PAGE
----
We love exploring America’s back roads and small towns and finding overlooked gems that the tourist brochures never cover. In a series of weekly blog posts we will be sharing some of America’s lesser-known small town museums, historic sites, and oddball attractions, on a state-by-state basis. We don’t have room to cover each and every attraction in every state, but hope to give you some ideas for places to see in your travels.
Auburn: The Auburn Cord Duesenberg Museum displays more than 100 antique vehicles, from the horseless carriages of the 1890s to muscle sports cars. The museum occupies two floors of the beautiful 1930 art deco factory headquarters of the Auburn Automobile Company.
Auburn: The Kruse Automotive & Carriage Museum features an impressive collection of special interest cars, including Indy 500 race cars, a 1932 Auburn Boattail Speedster and Howard Hughes’ Rolls Royce Silver Ghost.
Carmel: You may have to squint to make out all of the tiny furnishings and household items at the fascinating Museum of Miniature Houses, where you will see everything from miniscule cookware to Lilliputian sized house pets.
Chesterfield: Camp Chesterfield here is a major center for spiritualists and visitors are welcome to take part in séances and readings.
Connersville: The Whitewater Valley Railroad Museum displays vintage locomotives and railroad cars.
Corydon: You can venture underground with a guided tour at Squire Boone Caverns for a fascinating view of the world underneath our feet. The caverns are named for the brother of pioneer explorer Daniel Boone, who lived here and is buried in the caverns.
Dana: World War II combat correspondent Ernie Pyle was born near here in 1900, and the old family home is now a museum. Elkhart: At the RV Hall of Fame Museum, visitors can see displays of vintage RVs that trace the evolution of recreational vehicles from the earliest tent campers to modern motor coaches.
Elkhart: The National New York Central Railroad Museum recaptures the days when locomotives were symbols of progress and ambassadors of goodwill across the country. Displays include vintage locomotives, passenger cars, and boxcars.
French Lick: The French Lick Scenic Railway displays several old locomotives, passenger, and freight cars at the town’s old depot. A vintage steam locomotive pulls classic passenger cars on a twenty mile ride through the Hoosier National Forest, passing through a 2,200 foot tunnel and remote back country where no roads penetrate.
Greenfield: One of the most popular poets in American history, James Whitcomb Riley was born in Greenfield in 1849. The home where he was born, located at 250 W. Main Street, is now the James Whitcomb Riley Birthplace and Museum.
Hesston: Before heavy equipment was gasoline and diesel powered, steam propulsion made things work. The Hesston Steam Museum displays a huge collection of steam-powered equipment ranging from saws and locomotives to boats and cranes. You can even ride on a steam train here!
Indianapolis: Some of the fastest race cars ever built, and the men and women who drive them, are showcased at the Indianapolis Motor Speedway Hall of Fame Museum.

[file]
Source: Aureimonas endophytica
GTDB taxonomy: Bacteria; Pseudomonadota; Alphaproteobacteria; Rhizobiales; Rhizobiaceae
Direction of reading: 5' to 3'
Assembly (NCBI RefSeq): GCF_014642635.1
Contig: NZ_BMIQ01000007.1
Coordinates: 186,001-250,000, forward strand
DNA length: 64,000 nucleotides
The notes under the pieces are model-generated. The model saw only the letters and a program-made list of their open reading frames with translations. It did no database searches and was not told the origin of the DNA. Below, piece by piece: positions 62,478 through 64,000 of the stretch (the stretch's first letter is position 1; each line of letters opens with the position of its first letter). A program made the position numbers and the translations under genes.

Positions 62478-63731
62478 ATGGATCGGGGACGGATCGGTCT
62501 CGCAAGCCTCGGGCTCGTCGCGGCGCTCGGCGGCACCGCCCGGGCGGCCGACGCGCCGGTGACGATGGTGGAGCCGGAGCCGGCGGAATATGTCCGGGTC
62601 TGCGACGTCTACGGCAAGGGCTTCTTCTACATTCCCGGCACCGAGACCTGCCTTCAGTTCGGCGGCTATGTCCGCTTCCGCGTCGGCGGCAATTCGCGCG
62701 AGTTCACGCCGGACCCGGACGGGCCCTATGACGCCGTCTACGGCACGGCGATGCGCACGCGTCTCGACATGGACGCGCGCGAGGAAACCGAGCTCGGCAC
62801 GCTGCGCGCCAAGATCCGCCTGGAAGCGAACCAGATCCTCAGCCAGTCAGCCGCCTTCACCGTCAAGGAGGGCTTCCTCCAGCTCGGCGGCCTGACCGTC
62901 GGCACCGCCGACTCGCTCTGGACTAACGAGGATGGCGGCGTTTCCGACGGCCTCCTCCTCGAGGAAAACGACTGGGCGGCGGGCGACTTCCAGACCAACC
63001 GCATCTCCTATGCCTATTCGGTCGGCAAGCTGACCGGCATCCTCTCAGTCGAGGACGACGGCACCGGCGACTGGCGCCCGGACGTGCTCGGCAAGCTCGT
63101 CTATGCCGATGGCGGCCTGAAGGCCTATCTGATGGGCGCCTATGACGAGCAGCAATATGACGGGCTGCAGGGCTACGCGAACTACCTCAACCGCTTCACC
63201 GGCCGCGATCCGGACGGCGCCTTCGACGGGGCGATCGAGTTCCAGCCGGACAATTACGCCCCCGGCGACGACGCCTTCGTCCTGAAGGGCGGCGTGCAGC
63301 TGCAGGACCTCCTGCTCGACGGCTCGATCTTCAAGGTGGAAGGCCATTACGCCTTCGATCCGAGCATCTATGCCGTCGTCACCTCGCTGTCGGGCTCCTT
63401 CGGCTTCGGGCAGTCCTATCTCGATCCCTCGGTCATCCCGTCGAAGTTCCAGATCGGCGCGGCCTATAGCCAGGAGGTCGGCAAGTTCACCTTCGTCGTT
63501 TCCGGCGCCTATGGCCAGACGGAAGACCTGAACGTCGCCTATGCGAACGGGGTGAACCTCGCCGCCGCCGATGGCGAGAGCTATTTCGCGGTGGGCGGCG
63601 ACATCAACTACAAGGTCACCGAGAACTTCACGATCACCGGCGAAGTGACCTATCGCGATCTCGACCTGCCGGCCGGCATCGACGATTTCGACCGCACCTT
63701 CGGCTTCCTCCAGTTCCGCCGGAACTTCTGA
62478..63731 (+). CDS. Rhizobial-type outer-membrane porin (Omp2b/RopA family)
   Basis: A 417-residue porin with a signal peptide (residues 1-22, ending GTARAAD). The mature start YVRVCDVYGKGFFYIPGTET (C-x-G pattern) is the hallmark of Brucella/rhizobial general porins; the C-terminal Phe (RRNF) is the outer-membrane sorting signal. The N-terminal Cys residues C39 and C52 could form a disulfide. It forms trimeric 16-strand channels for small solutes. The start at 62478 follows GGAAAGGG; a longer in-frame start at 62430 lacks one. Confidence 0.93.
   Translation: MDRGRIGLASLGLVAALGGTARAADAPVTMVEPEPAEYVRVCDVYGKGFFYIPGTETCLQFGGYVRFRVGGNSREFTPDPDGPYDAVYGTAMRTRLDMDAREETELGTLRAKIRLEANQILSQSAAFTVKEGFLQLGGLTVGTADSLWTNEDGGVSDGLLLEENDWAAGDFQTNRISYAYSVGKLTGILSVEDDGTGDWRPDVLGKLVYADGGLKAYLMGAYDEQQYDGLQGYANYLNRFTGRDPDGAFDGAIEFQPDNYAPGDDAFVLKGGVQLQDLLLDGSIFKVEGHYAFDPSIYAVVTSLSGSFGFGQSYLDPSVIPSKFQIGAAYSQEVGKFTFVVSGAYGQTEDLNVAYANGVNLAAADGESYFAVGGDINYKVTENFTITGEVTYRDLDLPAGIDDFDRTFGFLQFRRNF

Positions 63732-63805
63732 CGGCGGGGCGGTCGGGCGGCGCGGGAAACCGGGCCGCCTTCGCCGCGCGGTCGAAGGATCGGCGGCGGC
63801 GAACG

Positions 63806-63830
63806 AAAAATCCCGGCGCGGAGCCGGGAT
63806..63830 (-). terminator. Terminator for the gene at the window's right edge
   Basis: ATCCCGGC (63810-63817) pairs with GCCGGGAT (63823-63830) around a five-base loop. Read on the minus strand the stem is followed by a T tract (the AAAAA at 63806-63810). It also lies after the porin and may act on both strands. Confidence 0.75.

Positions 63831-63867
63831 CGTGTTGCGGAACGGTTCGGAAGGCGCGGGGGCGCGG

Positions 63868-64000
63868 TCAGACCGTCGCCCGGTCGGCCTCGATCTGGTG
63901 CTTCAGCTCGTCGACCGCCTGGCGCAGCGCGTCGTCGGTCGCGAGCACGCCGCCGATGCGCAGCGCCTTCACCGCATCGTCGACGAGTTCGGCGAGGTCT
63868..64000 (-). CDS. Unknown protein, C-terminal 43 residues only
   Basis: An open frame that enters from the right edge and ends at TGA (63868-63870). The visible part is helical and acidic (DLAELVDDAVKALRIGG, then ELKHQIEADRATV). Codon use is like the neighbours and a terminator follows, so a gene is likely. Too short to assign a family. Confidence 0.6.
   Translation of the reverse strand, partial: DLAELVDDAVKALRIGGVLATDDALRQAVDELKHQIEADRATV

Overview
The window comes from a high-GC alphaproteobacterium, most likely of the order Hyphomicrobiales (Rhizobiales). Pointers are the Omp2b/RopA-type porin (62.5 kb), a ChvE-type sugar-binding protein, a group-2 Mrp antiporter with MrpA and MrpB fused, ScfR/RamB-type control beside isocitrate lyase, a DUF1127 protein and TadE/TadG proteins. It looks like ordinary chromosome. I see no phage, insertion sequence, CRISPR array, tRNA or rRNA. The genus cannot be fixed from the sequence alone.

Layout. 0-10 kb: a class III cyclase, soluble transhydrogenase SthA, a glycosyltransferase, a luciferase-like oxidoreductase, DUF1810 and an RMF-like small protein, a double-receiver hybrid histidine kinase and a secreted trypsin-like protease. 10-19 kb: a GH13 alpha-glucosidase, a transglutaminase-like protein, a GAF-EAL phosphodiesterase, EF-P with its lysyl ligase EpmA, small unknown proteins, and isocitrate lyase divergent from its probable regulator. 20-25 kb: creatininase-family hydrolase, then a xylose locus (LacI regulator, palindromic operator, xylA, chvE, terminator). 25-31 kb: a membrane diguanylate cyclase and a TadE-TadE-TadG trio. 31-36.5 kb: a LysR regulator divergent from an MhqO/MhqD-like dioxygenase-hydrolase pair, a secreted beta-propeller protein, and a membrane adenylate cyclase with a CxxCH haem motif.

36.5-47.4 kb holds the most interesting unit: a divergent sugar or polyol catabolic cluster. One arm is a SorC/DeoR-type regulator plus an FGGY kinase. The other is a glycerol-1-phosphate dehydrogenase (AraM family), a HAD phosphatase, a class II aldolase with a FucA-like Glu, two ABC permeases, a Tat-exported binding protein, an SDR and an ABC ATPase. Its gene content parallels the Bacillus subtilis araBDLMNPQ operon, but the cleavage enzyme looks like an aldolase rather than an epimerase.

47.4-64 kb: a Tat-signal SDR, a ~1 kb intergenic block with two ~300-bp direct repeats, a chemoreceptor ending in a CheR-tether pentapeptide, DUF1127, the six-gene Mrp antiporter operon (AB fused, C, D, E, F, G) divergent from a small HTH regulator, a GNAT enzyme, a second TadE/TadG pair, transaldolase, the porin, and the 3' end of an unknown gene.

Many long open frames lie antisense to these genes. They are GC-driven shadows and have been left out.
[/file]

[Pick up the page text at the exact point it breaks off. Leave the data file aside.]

Jeffersonville: The Golden Age of Steamboats is remembered with paintings, models, and exhibits at the Howard Steamboat Museum, housed in a beautiful 1894 home built by the Howard family, who were prominent steamboat builders.
Kendallville: Almost 50 historic and unique windmills are displayed at the Mid-America Windmill Museum here.
Kokomo: The Kokomo Automotive Museum displays over 100 antique cars, including several Haynes automobiles, which were built in Kokomo.
Marion: The Quilters Hall of Fame here showcases the work of some of the country’s finest quilters.
Metamora: Whitewater Canal State Historic Site operates a horse-drawn canal boat and the historic Metamora Grist Mill. Visitors can step back in time while taking a leisurely 25-minute cruise on the Ben Franklin III. Along the route they pass the Duck Creek Aqueduct, a covered bridge that carries the canal 16 feet over Duck Creek. It is believed to be the only structure of its kind in the nation.
Noblesville: The Indiana Transportation Museum displays just about anything that moves people or cargo, from antique wagons and automobiles to trolley cars and more.
Peru: The Grissom Air Museum has a fine display of vintage military aircraft, including a B-17, B-25 and C-47.
Peru: For years traveling circuses spent their winters in Peru and the city is home to two separate circus museums and an annual Circus Festival.
Peru: Exhibits at the excellent Miami County Museum include composer Cole Porter’s 1955 Cadillac, a collection of wagons and buggies, circus memorabilia, and a re-creation of an early-day Main Street.
Shipshewana: The history of the Amish and Mennonite people is told at the Menno-Hof Mennonite /Amish Visitor Center.
South Bend: Hometown boy made good Clement Studebaker’s career is remembered here at the Studebaker National Museum which displays covered wagons and automobiles made by Studebaker, including the carriage President Abraham Lincoln rode in to Ford’s Theater the night he was assassinated.
Vincennes: On February 25, 1779, George Rogers Clark and his small force of frontiersmen defeated the British garrison and captured Fort Sackville. Today the site is the George Rogers Clark National Historical Park.
Vincennes: The Indiana Military Museum displays a large collection of military vehicles and artifacts dating from the Civil War to the present day.
Vincennes: Grouseland, the estate of President William Henry Harrison, the nation’s 9th President, is open to tours. Thought For The Day – The large print giveth, and the small print taketh away.